“Let not your heart be troubled; you believe in God, believe also in Me. In My Father’s house are many mansions; if it were not so, I would have told you. I go to prepare a place for you. And if I go and prepare a place for you, I will come again and receive you to Myself; that where I am, there you may be also.” John 14:1-3
All of us have days of sadness and sorrow. It’s a fact of life in this sinful world. Sadness and sorrow are the offspring of sin.
“Portraits of Christ” in John’s Gospel (by chapter) :
1–The Son of God
2–The Son of Man
3–The Divine Teacher
5–The Great Physician
6–The Bread of Life
7–The Water of Life
8–The Defender of the Weak
9–The Light of the World
10–The Good Shepherd
11–The Prince of Life
15–The True Vine
16–The Giver of the Holy Spirit
17–The Great Intercessor
18–The Model Sufferer
19–The Uplifted Savior
20–The Conqueror of Death
21–The Restorer of the Penitent
When we are down and out or grieving over loss or in pain, we welcome fellow Christians who bring words of true consolation from God’s Word. The words they speak are very often familiar. They don’t bring new promises but rather direct our hearts and minds back to the promises of our Savior-God, promises that can be lost sight of in the midst of tribulation of body and soul.
Family, friends, and acquaintances may be unavailable or even forsake us, but our God promises, “I will never leave you or forsake you” (Hebrews 13:5).
On the occasion when Jesus told His disciples that He was leaving their presence and they couldn’t follow, they experienced sadness of heart, soul, and mind. They had been walking in His footsteps for three years but they still didn’t fully understand what it meant to follow Him. The time would come, however, when they would understand that following Jesus would mean persecution and even death.
Yes, they would be persecuted, hated, and even killed. In fact, every disciple of Jesus experiences trouble from other sinful human beings for following the Savior. Jesus said it would be so (see John 15:18-19, Mark 13:13) and so did those commissioned by the Spirit to write (2 Timothy 3:12).
Jesus’ disciples were about to learn that following Jesus can lead to persecution and death. When they faced those circumstances, they could think back on these words of the Savior and find in them real, lasting comfort.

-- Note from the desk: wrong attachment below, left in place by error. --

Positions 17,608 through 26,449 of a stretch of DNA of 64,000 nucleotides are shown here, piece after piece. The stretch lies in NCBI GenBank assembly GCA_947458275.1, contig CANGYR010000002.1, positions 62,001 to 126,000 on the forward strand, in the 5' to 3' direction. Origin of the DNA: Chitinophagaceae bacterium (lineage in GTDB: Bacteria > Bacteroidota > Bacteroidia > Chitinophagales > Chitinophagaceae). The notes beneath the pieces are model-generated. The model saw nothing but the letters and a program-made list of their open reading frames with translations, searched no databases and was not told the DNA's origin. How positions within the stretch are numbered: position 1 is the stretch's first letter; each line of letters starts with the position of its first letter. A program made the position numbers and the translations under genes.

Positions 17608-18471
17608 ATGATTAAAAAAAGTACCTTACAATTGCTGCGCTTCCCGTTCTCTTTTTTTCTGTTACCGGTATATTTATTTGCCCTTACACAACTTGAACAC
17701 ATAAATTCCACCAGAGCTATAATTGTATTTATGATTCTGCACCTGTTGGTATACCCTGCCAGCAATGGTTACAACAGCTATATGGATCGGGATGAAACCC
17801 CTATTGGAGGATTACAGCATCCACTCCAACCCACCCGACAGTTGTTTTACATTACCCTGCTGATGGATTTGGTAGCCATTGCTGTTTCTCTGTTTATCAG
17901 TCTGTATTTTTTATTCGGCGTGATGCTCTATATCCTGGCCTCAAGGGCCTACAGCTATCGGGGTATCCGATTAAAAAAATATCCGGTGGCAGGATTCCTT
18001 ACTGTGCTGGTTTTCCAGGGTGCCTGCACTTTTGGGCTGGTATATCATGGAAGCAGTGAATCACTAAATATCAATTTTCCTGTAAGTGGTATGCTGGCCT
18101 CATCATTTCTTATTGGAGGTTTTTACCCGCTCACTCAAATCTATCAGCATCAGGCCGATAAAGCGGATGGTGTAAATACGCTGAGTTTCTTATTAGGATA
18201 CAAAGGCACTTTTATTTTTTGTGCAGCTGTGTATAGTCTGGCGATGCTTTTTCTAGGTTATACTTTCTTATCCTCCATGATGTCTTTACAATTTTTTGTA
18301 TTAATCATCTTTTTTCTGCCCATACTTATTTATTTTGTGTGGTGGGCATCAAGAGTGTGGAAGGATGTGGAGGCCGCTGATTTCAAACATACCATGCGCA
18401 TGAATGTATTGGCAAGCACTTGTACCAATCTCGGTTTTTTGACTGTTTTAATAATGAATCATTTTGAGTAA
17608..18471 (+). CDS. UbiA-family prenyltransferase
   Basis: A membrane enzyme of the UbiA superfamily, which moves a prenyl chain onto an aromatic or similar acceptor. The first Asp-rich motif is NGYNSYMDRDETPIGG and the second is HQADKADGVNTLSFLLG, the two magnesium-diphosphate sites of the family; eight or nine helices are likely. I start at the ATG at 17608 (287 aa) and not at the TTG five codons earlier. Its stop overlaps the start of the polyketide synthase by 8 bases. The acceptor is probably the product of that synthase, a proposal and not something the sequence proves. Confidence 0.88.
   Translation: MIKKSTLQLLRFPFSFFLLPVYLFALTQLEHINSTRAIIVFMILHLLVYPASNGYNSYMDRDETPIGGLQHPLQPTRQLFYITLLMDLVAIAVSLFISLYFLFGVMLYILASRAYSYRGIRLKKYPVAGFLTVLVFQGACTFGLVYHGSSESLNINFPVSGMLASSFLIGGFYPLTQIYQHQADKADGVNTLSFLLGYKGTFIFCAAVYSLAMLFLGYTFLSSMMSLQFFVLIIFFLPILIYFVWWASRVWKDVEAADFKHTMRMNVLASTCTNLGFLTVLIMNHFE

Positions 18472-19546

For, you see, Jesus didn’t offer some cliché as salve for their new wounds. He didn’t tell them that they could find in themselves the strength to stand. He told them—and He tells us—that comfort and strength to stand firm in the faith is to be found in the Father and in Himself. When the going got tough, they were to remind one another of what He Himself had done for them—and had promised to always do for them.
Jesus did more than offer them words. He did something about the fears they would face when confronted with their own mortality.
He took their sins—and ours!—upon Himself and paid for them. In doing so He forever silenced Satan, our “accuser” (Revelation 12:10; see Romans 8:33), and removed the punishment that was otherwise in our future. Jesus rose again the third day, proving His power over death (Revelation 1:18). Jesus’ glorious rising would comfort their hearts and forever remove their—and our!—fear of death. When they breathed their last, still trusting in the Christ, they would depart to the place He promised to prepare for them in the Father’s House in heaven.
In the same way our comfort for the future is also found in Christ and what He has done and in what He still promises to do. He has redeemed us to God by His own perfect life and death. He rose again the third day, assuring us that one day we will also rise at His invitation, at the sound of His voice (John 5:28-29). He has power over death.
No matter then what the pain or sorrow, we are comforted knowing that He has reserved a place for us. He promises that He is coming back for us. He will receive us to Himself. We will be with Him where He is. We will then never be separated from Him.
The promises of Christ are better than iron-clad; they are guaranteed by the One who sits at the right hand
Jesus is our Consoler in the face of death and the grave… and beyond!
When from the dust of death I rise
To claim my mansion in the skies,
’en then this shall be all my plea:
Jesus hath lived and died for me.
Christ Jesus is my only plea, my hope,
my comfort, my surety. ”